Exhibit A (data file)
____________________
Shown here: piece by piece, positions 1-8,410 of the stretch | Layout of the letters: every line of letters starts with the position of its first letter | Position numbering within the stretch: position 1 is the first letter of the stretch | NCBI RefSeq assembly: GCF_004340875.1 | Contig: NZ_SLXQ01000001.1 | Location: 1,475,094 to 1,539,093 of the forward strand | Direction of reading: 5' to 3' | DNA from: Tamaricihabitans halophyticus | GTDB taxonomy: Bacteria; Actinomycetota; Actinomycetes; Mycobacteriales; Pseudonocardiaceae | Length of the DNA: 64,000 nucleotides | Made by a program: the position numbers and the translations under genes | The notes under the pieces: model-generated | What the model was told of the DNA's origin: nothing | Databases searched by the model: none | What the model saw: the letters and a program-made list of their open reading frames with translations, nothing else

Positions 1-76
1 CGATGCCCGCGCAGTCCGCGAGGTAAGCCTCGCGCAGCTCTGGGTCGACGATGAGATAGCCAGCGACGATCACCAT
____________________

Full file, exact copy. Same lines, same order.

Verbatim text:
Shown here: piece by piece, positions 1-8,410 of the stretch | Layout of the letters: every line of letters starts with the position of its first letter | Position numbering within the stretch: position 1 is the first letter of the stretch | NCBI RefSeq assembly: GCF_004340875.1 | Contig: NZ_SLXQ01000001.1 | Location: 1,475,094 to 1,539,093 of the forward strand | Direction of reading: 5' to 3' | DNA from: Tamaricihabitans halophyticus | GTDB taxonomy: Bacteria; Actinomycetota; Actinomycetes; Mycobacteriales; Pseudonocardiaceae | Length of the DNA: 64,000 nucleotides | Made by a program: the position numbers and the translations under genes | The notes under the pieces: model-generated | What the model was told of the DNA's origin: nothing | Databases searched by the model: none | What the model saw: the letters and a program-made list of their open reading frames with translations, nothing else

Positions 1-76
1 CGATGCCCGCGCAGTCCGCGAGGTAAGCCTCGCGCAGCTCTGGGTCGACGATGAGATAGCCAGCGACGATCACCAT